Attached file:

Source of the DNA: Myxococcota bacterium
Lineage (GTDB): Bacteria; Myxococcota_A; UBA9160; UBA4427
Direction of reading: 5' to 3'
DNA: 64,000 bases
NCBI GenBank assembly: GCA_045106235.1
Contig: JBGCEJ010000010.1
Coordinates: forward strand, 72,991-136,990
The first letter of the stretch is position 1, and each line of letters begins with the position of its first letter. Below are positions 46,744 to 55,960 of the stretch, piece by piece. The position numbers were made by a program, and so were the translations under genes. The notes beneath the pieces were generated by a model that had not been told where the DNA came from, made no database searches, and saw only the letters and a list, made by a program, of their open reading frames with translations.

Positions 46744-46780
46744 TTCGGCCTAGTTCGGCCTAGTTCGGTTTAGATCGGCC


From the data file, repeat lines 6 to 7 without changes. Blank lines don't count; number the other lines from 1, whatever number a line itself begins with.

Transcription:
Contig: JBGCEJ010000010.1
Coordinates: forward strand, 72,991-136,990